Bridge to Zhuhai will be costly for Hong Kong taxpayers
If I were to go to Zhuhai or Macau, my best option is to take a ferry that will cost me HK$220 to Zhuhai or HK$165 to Macau.
It takes about 70 minutes from the Macau ferry terminal or the China terminal in Tsim Sha Tsui to reach either of these destinations. The ferry ride is comfortable and relaxing.
Compare this with taking a car on the Hong Kong-Zhuhai-Macau bridge after it has opened. It is being built to facilitate shorter travelling times of under 30 minutes from Hong Kong International Airport to Zhuhai. I would first have to drive from Hong Kong Island to the artificial Island next to the airport before going on the bridge to Zhuhai. I assume the total travel time will be no less than 70 minutes and the cost after paying toll tax and cross-border permit fee will be much higher than the ferry.
What possible advantage is there for Hongkongers in building this HK$133 billion bridge when the advantages do not outweigh the cost? It puts an unnecessary financial burden on taxpayers as Hong Kong will foot more than HK$80 billion, plus an additional HK$5.4 billion cost overrun, while Macau and Zhuhai will pay the rest.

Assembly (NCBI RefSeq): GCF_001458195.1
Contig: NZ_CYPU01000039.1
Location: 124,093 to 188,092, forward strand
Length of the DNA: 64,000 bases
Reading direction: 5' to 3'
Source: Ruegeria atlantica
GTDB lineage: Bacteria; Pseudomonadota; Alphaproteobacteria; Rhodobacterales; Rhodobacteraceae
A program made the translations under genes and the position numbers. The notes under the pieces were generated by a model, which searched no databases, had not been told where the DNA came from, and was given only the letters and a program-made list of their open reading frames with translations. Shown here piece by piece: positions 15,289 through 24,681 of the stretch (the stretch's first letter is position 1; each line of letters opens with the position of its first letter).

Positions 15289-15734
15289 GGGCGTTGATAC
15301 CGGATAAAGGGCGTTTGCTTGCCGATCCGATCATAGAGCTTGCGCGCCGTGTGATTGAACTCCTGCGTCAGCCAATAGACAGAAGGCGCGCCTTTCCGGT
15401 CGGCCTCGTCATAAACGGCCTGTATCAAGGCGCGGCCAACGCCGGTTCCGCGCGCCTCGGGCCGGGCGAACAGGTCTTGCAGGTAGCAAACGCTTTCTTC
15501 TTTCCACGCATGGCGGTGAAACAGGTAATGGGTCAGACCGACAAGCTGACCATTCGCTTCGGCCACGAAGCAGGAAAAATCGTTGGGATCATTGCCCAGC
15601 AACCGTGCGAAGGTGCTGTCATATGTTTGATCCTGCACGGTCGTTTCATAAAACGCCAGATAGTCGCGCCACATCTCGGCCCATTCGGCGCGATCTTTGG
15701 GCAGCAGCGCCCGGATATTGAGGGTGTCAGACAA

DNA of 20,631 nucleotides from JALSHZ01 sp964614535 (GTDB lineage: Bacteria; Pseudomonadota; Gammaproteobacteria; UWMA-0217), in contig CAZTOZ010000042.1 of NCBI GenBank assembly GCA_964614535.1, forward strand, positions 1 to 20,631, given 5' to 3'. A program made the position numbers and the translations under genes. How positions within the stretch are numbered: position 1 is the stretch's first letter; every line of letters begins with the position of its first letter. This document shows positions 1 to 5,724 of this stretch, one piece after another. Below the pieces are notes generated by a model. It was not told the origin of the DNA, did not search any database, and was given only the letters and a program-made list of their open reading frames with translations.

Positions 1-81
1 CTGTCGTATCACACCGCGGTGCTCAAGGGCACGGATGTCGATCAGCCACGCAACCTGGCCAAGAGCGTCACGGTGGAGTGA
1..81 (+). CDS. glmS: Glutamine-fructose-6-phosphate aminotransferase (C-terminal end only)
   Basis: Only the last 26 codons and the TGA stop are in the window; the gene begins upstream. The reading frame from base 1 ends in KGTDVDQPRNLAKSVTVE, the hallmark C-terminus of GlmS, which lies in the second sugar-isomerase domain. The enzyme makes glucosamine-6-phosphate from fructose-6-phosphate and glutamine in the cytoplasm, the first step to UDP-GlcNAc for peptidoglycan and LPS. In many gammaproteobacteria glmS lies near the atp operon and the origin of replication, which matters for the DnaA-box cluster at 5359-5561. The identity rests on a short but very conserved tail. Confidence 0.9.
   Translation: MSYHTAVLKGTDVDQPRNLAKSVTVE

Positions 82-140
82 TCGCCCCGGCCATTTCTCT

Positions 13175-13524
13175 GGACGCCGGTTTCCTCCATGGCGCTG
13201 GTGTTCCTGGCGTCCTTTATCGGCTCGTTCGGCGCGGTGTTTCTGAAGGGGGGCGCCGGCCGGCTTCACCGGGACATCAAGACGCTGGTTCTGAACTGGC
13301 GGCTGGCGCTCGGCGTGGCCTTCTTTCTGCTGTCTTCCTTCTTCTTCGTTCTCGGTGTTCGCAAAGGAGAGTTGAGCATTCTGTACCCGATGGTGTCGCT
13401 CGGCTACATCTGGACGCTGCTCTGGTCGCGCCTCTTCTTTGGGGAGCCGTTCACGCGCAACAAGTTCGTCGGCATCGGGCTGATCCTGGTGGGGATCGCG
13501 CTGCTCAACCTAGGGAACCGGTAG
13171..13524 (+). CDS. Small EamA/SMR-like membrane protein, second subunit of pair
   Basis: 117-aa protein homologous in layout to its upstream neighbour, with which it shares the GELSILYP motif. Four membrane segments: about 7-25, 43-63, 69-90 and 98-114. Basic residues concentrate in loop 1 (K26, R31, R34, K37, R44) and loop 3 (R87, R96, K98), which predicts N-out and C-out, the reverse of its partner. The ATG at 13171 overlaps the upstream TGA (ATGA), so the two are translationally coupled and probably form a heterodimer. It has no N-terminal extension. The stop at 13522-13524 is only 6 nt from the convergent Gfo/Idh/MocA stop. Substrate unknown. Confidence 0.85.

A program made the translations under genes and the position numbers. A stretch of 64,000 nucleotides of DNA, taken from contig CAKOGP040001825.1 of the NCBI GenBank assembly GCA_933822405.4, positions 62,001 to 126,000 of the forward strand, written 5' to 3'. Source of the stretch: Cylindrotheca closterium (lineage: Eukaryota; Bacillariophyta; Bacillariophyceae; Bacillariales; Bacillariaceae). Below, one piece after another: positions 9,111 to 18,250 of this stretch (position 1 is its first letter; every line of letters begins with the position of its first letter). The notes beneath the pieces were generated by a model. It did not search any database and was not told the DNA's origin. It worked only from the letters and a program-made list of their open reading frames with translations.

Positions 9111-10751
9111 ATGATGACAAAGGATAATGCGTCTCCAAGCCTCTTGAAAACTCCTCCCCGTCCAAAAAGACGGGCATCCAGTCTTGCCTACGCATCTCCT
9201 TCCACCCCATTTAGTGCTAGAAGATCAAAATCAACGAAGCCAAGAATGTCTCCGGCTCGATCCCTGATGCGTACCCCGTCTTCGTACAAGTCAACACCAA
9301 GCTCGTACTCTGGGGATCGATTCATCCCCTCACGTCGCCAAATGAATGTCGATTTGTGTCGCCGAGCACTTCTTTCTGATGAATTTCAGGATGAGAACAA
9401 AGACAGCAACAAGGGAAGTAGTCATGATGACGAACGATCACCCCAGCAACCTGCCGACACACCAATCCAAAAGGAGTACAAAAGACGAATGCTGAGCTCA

It is argued this will integrate Hong Kong with the Pearl River Delta and increase tourism and freight in this corridor.
However, some experts say the bridge will be a white elephant and will never pay for itself and the flow of traffic will be in one direction only, that is, from Hong Kong to Zhuhai. Besides rising property prices in Zhuhai and here it will affect the habitat of pink dolphins near the construction site. Overall, it is a loss to Hong Kong, with no appreciable benefit.
The express rail link to Guangzhou is another story of cost escalation and a burden on the city. Many people in China do not use high-speed trains as they are expensive ,and the same logic will apply to Hong Kong.
Realistically, I wonder how many Hong Kong citizens will drive to Zhuhai using this bridge when they have better and cheaper travel options.
Simon Datta, Pok Fu Lam